OA: Biliary carcinomas: pathology and the role of DNA mismatch repair deficiency - Silva - Chinese Clinical Oncology Ovarian Cancer and Us OVARIAN CANCER and US Ovarian Cancer and Us

Blog Archives: Nov 2004 - present


Special items: Ovarian Cancer and Us blog best viewed in Firefox

Search This Blog

Friday, November 11, 2016

OA: Biliary carcinomas: pathology and the role of DNA mismatch repair deficiency - Silva - Chinese Clinical Oncology

noun: a state in which genetic mutation is abnormally frequent

open access

The bile duct system follows the passage of the bile from its production by the liver cells through the intra- and extra-hepatic bile ducts to the duodenum. Along this passageway, the gallbladder serves as a storage organ, storing up to 50% of the bile and releasing it when food is ingested.
Cancers that arise from the various segments of the biliary system exhibit varied clinico-pathological characteristics. Thus, they are traditionally separated into categories based on their specific location in the system: gallbladder carcinoma, intra-hepatic cholangiocarcinoma, hilar or perihilar cholangiocarcinoma, carcinoma of the distal common bile duct, and ampullary carcinoma (1).
Tumorigenesis of the biliary epithelium in general follows the dysplasia to carcinoma sequence.......
The pathology of biliary carcinomas is diverse with different gross and histological features in tumors arising in the different segments of the biliary system. Various epidemiological risk factors, varied genetic makeup, and tissue microenvironment are contributory factors. As biliary tumors have been shown to be a part of the Lynch syndrome tumor spectrum, it is plausible to speculate that DNA mismatch repair (MMR) deficiency plays a role in biliary tumors. Literature data suggest that DNA MMR deficiency indeed occurs in these tumors, albeit infrequently with the reported frequencies (weighted for sample size) of high level microsatellite instability (MSI) being 5% each for gallbladder carcinoma and carcinoma of extra-hepatic bile ducts, and 10% each for intrahepatic cholangiocarcinoma and ampullary carcinoma. Importantly, the presence of MMR deficiency in these tumors has been shown to have different implications with regard to its association with Lynch syndrome, tumor histological features, and other clinical characteristics, when compared with non-biliary tumors or among the biliary tumors from the different segments of the biliary system. Ongoing and future efforts that utilize large scale sequencing techniques and aim at detecting actionable molecular targets should emphasize a multidisciplinary approach that integrates genomic discoveries with not only functional studies but also studies of tumor pathology and the tumor’s clinical and biological behavior.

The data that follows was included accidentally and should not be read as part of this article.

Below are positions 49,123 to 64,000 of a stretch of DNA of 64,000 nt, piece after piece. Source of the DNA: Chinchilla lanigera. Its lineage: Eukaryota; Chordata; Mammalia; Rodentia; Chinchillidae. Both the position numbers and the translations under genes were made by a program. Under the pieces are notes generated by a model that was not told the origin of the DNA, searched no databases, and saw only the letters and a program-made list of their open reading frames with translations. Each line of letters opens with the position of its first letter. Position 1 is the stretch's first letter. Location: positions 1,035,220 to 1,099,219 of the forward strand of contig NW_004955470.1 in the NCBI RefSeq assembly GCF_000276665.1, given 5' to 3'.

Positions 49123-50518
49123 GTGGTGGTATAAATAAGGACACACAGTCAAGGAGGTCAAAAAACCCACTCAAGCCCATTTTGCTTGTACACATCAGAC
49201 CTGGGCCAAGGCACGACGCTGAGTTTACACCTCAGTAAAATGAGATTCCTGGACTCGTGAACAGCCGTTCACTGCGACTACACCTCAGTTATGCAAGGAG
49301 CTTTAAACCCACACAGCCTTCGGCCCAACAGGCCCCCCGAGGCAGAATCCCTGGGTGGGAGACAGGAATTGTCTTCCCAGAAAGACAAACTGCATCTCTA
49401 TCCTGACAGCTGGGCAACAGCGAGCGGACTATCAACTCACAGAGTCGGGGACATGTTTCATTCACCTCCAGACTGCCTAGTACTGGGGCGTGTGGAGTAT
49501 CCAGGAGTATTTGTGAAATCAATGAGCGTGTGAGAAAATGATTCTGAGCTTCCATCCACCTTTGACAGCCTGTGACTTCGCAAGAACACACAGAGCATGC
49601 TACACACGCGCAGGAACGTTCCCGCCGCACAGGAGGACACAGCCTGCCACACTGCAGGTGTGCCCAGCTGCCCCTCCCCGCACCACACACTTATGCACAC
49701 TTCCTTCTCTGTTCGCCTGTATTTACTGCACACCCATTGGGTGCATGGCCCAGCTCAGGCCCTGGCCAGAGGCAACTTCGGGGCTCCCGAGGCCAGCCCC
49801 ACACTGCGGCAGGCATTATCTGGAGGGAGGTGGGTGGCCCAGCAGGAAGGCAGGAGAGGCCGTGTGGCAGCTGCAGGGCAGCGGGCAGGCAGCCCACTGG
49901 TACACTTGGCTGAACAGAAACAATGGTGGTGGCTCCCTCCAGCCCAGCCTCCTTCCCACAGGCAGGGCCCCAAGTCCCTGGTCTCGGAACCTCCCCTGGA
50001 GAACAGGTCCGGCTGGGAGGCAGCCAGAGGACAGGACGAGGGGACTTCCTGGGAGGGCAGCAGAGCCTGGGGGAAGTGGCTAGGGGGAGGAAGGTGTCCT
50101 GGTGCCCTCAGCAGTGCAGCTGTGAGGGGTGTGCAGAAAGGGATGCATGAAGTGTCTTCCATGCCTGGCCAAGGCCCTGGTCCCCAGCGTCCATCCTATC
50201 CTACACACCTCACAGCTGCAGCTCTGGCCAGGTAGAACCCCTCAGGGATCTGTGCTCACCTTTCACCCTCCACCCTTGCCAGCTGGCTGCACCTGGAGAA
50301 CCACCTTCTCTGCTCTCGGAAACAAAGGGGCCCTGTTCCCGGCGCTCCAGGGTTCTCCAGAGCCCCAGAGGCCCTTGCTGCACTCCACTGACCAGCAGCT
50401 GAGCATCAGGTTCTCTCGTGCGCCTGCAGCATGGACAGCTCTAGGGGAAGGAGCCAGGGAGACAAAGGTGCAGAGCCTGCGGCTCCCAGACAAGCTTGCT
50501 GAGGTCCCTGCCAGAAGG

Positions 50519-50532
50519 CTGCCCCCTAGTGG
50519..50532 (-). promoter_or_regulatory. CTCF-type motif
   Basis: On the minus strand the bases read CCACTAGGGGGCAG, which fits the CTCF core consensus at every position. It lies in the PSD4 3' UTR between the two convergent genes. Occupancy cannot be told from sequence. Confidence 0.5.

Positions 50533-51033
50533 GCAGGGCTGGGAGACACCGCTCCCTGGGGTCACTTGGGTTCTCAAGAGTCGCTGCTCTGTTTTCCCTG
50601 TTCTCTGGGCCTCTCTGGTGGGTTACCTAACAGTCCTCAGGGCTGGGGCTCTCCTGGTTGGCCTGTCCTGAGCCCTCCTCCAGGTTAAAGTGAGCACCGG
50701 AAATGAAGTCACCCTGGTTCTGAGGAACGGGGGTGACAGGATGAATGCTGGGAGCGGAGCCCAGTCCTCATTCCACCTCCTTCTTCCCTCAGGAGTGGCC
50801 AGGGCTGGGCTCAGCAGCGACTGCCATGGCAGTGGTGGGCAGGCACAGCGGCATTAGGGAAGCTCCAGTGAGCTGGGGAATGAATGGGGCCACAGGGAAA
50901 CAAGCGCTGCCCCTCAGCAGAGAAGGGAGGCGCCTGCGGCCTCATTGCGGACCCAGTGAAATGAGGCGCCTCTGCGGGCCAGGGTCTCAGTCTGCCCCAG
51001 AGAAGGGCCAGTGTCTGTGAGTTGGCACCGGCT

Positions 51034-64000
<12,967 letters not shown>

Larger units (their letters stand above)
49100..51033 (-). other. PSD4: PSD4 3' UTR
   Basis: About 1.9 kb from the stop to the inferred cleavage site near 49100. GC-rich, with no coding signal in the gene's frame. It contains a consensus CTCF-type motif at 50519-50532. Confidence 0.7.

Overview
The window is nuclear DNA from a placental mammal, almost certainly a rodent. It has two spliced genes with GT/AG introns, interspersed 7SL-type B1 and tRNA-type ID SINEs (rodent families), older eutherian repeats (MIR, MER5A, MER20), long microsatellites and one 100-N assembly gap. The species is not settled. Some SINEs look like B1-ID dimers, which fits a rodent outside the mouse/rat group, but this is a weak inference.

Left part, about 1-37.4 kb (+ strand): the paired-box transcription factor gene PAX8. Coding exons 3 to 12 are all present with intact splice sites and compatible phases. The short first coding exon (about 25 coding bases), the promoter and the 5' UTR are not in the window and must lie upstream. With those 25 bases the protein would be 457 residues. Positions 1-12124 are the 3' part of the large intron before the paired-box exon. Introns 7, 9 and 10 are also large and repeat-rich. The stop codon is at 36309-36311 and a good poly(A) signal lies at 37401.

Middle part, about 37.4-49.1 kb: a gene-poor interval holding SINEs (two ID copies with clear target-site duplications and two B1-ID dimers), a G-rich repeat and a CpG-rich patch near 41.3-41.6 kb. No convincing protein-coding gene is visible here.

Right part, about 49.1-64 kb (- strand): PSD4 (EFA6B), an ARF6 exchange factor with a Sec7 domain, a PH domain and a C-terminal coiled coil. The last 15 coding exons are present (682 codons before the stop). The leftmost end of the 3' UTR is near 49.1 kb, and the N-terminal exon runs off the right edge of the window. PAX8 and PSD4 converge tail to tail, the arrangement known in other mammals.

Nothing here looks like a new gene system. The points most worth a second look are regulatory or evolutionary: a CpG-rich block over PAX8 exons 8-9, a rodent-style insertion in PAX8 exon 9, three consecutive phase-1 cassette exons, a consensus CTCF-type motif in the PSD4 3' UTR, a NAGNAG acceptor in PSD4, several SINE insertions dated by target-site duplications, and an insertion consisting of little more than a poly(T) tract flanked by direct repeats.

Keywords: Microsatellite instability (MSI); biliary neoplasm; cholangiocarcinoma; gallbladder; bile duct; ampulla

Conclusions and future perspectives

Biliary carcinomas represent a heterogeneous group of tumors resulting from a complex interplay among different causative factors and different microenvironment throughout the biliary system. Consequently, significant heterogeneity exists in tumor pathology and the underlying molecular alterations. It seems certain that DNA MMR deficiency plays a role in some biliary tumors. This role, however, may differ from that seen in other conventional Lynch syndrome associated cancer types, and may vary even within the family of biliary tumors.
In the current era of next generation sequencing, it can be anticipated that large scale genomic analysis will allow a more integrated view of the molecular alterations of the various biliary tumors and allow the detection of clinically actionable gene targets. Indeed, a recent study (8) utilizing whole exome sequencing on a series of biliary carcinomas detected an overall 5.9% (14/239) “hypermutated” tumors, and found that some such hypermutated tumors harbored inactivating (nonsense, frameshift or spice-site) mutations in mismatch-repair complex components. More importantly, the analysis detected that cases with the poorest prognosis had significant enrichment of hypermutated tumors and a characteristic elevation in the expression of immune checkpoint molecules, suggesting immune-modulating therapies might be potentially beneficial for these patients (8,54).
Given the significant tumor heterogeneity, it is imperative that future efforts on achieving effective detection of clinically actionable molecular targets be site and type specific, and utilizes a multidisciplinary approach integrating genomic discoveries with not only functional studies but also studies of tumor pathology and the tumor’s clinical and biological behavior

Literature review

Pertinent and comparable studies on MMR deficiency in biliary carcinomas are summarized in Table 2.
Table 2 Literature data on DNA MMR deficiency in biliary carcinomas.
Full table


Post a Comment

Your comments?